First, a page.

- Out! Loud! Directed by Betty Bernhard
The latest documentary by Betty Bernhard (Pomona College, California) is a celebration of the LGBTQ community in Pune, Maharashtra, India. Bernhard takes a deep look at the lives of members of the LGBTQ community in [End Page 318] this Western Indian city while documenting the making of a play “To! Ti! Te!” (He! She! It!). The play, developed and directed by Sushama Deshpande and Zameer Kamble, incorporates real accounts from the lives of young LGBTQ persons in Pune. The actors come from various walks of life and have all been the victims of ridicule, sexual abuse, and mental trauma on account of their alternate sexualities. In this film they talk candidly about their lives and experiences, narrating moments of shame and self-hatred and finally the realization of not being alone and there being nothing wrong with them except that, as Zameer Kamble states, “The external world is not ready” for them.
At the beginning of the film, we see a male actor putting on makeup and stagehands setting up lights in preparation for the performance. The next sequence is an interview with Sujit,1 who tells us the story of how he came to realize that he was gay as a child while playing make-believe. What follows after this gripping opening sequence is a series of candid anecdotes from actors. Avani recalls how he got into sex work after being approached for sexual services online and his attending to both men and women clients because he is comfortable with either and feels that he has “certain qualities” that he can cash in on. Avani also tells us how as a young person he did not enjoy playing with his male cousins and how all of them ignored him during play hours, but came to him at night when they wanted physical intimacy. Mayur, choreographer of “To! Ti! Te!,” recounts his first sexual encounter with a male relative and how his family continues to blame his dancing for his “girlishness.” Parikshit talks in detail about how he learned about sex from “blue films,” including gay pornography that a male friend exposed him to and his initial aversion to it, but found his first experience of sex with the same man enjoyable.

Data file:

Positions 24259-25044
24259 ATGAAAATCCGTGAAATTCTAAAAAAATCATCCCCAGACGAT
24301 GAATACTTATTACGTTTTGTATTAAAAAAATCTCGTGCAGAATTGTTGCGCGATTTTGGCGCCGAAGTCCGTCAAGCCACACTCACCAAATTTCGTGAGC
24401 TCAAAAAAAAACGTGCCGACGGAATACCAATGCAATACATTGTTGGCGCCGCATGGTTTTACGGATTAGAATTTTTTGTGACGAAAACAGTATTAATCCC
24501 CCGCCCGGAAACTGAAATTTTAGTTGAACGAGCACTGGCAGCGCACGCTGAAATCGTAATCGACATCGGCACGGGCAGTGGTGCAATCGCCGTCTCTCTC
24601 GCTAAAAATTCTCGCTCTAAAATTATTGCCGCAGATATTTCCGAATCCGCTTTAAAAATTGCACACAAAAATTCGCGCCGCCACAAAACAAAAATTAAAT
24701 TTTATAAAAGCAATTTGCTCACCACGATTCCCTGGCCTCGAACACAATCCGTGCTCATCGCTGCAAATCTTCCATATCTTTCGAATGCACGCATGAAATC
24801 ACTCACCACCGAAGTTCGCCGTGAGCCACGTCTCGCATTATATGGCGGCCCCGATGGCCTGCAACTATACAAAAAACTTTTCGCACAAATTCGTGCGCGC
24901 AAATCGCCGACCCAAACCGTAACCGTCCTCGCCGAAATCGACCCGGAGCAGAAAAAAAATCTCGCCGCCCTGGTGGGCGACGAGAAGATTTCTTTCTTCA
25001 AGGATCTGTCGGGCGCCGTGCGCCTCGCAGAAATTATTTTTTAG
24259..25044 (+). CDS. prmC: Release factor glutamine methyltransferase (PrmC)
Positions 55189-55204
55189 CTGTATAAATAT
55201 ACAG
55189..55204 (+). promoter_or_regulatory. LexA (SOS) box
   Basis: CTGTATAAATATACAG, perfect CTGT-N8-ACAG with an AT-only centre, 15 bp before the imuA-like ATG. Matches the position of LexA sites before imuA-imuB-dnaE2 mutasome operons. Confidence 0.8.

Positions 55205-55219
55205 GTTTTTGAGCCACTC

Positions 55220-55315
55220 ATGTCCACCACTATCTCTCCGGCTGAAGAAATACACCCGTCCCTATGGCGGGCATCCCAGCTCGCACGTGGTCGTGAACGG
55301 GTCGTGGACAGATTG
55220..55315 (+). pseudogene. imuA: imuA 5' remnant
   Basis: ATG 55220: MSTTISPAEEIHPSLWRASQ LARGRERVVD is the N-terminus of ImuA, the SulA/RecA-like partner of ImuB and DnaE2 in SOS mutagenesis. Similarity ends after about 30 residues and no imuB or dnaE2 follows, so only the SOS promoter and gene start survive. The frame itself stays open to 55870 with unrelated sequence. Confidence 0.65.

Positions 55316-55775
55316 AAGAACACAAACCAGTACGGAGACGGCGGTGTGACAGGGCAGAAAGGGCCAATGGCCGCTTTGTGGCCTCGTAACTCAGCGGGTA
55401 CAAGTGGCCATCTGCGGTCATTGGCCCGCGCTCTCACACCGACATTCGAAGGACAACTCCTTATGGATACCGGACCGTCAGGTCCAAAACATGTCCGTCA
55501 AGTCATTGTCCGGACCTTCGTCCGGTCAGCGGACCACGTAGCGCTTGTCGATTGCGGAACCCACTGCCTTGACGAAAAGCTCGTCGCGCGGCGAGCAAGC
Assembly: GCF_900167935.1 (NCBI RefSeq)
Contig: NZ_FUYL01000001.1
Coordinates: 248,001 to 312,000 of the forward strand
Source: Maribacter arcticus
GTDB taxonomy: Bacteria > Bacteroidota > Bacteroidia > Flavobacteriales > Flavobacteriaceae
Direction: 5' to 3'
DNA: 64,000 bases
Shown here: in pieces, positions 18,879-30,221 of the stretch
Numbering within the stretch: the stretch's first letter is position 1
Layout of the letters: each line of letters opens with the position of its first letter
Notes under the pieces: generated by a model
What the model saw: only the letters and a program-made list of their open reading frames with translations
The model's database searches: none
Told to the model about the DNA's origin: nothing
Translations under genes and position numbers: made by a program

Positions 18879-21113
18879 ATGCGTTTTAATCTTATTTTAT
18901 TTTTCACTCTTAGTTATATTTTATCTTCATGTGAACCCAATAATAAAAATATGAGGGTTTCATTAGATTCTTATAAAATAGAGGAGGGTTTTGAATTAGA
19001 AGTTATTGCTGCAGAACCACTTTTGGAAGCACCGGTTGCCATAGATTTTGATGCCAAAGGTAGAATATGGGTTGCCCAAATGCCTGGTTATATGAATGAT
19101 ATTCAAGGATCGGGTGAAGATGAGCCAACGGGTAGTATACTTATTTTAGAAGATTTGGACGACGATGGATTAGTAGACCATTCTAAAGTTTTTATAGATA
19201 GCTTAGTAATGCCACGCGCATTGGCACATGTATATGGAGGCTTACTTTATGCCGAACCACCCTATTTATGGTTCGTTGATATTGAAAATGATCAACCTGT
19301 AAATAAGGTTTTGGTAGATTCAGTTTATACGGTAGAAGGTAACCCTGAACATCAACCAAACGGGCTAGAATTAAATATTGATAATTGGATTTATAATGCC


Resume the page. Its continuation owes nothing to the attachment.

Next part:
Some of the interviewees talk about how exposure to gender studies and feminist research gave them a vocabulary, which was hitherto unavailable, to talk about themselves and their sexuality. Pushkar Ekbote explains the present status of the LGBTQ community in India and recalls the injunction issued by the Delhi High Court in 2009 striking down the dreaded Article 377 of the Indian Penal Code. The article, a British legacy, criminalized any sexual activity “against the order of nature” (Indian Penal Code of 1860, http://districtcourtallahabad.up.nic.in/articles/IPC.pdf). The section was devised to prevent and criminalize homosexual associations—particularly sodomy, but it could be extended to any sexual act, not just those involving penile insertion. Thus, consensual heterosexual acts such as fellatio and digital penetration could also be punishable under this law. The striking down of the article decriminalized same-sex behavior between consenting adults. Pushkar explains that this means that homosexuality is now not a criminal offense in areas under the jurisdiction of the Delhi High Court, but it cannot be extended to the entire country since the judgment is pending hearing at the Supreme Court of India.2
The interviewees often recount incidents when the legal system in the country has not come to their rescue but has instead tried to prosecute them for being homosexuals. Stories of rapes in police stations, abusive military personnel, and abusive male relatives, teachers, and professors all make their way [End Page 319] into the film as well as the narrative of the play they are devising. A particularly telling part of the film is the chilling description given by Vivek, who was picked up by a few middle-aged men as he was walking back home one night and brutally raped (the perpetrators called it “enjoyment”) inside a car. He says that...